There are many places where you can taste many specialties of Northern Italy such as Courmayeur (where you can taste fontina, a typical Aosta Valley dish, which can also be tasted in other tourist cities such as Aosta and Cogne), Livigno (where you can taste pizzoccheri , typical Valtellinese dish, which can also be tasted in other tourist cities such as Bormio and Chiavenna, but also the polenta taragna), Alba (where you can taste the black and white truffle, but also in other tourist cities such as Barolo and Barbaresco, famous for fine wines), Milan (where you can taste the Milanese risotto, obviously with its many variations and ossobuco, even in luxury restaurants).
You can also enjoy good fish meals in restaurants in cities such as Sanremo, Santa Margherita Ligure, Rapallo and Portofino.
In all regions there are typical products, for example Lombardy is famous for Bitto, Taleggio DOP, Bresaola della Valtellina, Salame di Varzi, famous in the Oltrepò Pavese, apples from Valtellina and onions from Breme. Of course there are many other less known products but always in the IGP, DOP, IGT classifications.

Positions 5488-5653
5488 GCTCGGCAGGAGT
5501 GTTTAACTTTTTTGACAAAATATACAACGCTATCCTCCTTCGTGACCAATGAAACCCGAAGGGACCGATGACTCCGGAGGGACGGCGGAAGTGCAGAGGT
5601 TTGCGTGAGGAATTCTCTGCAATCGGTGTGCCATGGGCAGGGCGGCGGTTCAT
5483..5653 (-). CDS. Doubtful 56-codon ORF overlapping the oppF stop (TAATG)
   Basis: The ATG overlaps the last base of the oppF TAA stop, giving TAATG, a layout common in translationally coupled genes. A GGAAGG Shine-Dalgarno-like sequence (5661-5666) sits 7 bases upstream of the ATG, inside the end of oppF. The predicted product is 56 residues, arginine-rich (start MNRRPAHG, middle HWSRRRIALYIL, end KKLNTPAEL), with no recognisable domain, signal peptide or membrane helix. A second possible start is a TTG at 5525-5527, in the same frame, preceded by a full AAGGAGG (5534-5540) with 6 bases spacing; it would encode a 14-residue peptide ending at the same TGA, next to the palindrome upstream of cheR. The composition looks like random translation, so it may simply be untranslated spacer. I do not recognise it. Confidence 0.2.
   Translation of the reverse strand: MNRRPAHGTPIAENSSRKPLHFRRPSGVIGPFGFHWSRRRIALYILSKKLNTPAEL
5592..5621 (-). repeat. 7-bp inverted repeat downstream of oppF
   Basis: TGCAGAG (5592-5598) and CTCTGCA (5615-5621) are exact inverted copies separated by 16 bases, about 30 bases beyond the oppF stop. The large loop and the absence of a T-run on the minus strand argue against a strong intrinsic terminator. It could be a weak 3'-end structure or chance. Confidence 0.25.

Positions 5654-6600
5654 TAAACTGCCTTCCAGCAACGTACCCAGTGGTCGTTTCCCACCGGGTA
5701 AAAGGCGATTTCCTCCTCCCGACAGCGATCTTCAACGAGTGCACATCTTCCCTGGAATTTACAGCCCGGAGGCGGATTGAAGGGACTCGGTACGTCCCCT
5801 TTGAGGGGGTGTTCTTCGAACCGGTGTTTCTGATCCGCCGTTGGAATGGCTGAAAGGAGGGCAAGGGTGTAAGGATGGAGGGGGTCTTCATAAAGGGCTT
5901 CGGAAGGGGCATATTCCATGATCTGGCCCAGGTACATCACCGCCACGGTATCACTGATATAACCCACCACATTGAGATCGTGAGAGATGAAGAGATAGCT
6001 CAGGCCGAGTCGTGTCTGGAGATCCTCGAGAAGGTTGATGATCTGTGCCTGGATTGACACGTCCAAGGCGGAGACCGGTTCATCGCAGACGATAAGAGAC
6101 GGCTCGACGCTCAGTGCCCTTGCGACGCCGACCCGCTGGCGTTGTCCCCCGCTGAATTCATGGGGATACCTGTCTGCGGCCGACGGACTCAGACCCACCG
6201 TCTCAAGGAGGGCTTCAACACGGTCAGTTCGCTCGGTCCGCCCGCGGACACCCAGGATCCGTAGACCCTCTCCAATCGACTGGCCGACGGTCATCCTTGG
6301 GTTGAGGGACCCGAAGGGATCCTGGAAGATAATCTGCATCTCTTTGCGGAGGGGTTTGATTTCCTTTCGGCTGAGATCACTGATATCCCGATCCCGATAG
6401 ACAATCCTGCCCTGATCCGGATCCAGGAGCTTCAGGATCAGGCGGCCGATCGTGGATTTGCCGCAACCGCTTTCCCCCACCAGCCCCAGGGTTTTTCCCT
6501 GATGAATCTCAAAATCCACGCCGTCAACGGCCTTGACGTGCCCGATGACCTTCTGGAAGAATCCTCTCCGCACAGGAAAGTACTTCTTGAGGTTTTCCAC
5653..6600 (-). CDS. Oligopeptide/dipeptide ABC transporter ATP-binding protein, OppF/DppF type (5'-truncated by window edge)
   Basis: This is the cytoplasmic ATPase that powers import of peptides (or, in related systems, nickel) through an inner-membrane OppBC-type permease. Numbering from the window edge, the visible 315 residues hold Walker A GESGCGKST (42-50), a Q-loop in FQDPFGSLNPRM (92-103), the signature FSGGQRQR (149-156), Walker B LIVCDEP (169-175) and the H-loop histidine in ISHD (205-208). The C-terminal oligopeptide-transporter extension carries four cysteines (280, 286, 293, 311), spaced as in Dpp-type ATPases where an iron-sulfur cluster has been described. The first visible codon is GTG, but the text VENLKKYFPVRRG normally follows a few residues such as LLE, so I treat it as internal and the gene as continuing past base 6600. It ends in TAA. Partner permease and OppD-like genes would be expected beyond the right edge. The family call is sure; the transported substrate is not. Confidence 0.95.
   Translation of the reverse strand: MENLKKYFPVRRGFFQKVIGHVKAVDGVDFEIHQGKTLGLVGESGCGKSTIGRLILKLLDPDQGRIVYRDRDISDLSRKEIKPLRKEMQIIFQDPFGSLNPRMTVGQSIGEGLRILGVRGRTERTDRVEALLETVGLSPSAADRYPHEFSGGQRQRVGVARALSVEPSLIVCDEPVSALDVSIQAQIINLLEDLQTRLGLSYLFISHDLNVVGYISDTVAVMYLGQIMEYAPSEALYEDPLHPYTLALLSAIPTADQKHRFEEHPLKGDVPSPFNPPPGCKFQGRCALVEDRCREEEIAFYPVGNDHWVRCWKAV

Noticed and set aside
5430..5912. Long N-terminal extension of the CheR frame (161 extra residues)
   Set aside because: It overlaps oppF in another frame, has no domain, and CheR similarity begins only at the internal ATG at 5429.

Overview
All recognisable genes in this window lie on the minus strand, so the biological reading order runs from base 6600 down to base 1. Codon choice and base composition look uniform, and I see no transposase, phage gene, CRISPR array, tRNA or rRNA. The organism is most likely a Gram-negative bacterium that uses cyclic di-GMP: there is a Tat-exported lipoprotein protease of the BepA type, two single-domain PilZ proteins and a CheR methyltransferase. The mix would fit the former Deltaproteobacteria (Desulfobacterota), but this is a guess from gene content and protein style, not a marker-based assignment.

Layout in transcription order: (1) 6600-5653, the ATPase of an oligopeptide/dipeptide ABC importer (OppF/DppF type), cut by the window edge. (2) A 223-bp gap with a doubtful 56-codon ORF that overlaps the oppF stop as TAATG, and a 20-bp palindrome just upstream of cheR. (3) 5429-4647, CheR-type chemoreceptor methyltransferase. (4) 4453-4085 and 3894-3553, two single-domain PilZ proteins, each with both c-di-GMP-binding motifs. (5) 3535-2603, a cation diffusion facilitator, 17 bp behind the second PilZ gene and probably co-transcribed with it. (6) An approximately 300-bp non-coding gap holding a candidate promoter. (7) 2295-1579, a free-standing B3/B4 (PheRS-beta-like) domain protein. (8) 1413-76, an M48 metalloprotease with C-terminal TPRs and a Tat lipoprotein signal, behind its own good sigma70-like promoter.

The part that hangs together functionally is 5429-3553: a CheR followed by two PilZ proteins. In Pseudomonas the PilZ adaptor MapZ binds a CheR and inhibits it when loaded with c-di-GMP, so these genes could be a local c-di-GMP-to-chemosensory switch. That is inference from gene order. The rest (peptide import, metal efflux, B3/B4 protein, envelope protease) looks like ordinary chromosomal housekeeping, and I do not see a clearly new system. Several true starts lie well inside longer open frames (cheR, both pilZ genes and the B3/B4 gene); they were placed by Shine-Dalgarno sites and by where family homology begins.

Aosta Valley : Wine production in the Aosta Valley is small, but highly qualified. The vines vary according to the areas in which they are grown.
The products made in this region are considered mountain wines and are collected under the regional denomination DOC Valle d’Aosta - Vallée d’Aoste DOC, which includes 15 types of grape and 7 area sub-denominations:
Blanc de Morgex et de La Salle
Among the most sought-after white wines, we find Blancs de La Salle et Morgex produced from Prié Blanc grapes, a vine grown at high altitudes, up to 1200 m. Pinot Grigio, Chardonnay, dry Moscati are also grown on the regional territory.
Among the red wines from Valle d'Aosta, worthy of note are the wines of Enfer d'Arvier and the sub-area of Torrette, made with the Petit Rouge grape. Also interesting are the wines based on Cornalin, a native vine vinified alone or blended with Petit Rouge.
The Donnas DOC is instead a wine produced with 85% Nebbiolo grapes.
For sure, one of the most typical liqueurs of the Aosta Valley is genepì. It is a liqueur of very ancient origin, produced through the prolonged infusion of the floral stems of the black genepì.
Also worth tasting is the Ratafià, made with wild cherries, brandy and lemon zest.
The Aosta Valley also boasts a tradition in the production of grappa and distillates of alpine herbs.
Another local production is the famous Aosta Valley coffee. It is a preparation made with the "cup of friendship", a wooden container with a lid and various spouts, which is filled with hot coffee, to which lemon peel and grappa are added. A particular and tasty coffee, suitable to close the meals of the typical Aosta Valley cuisine.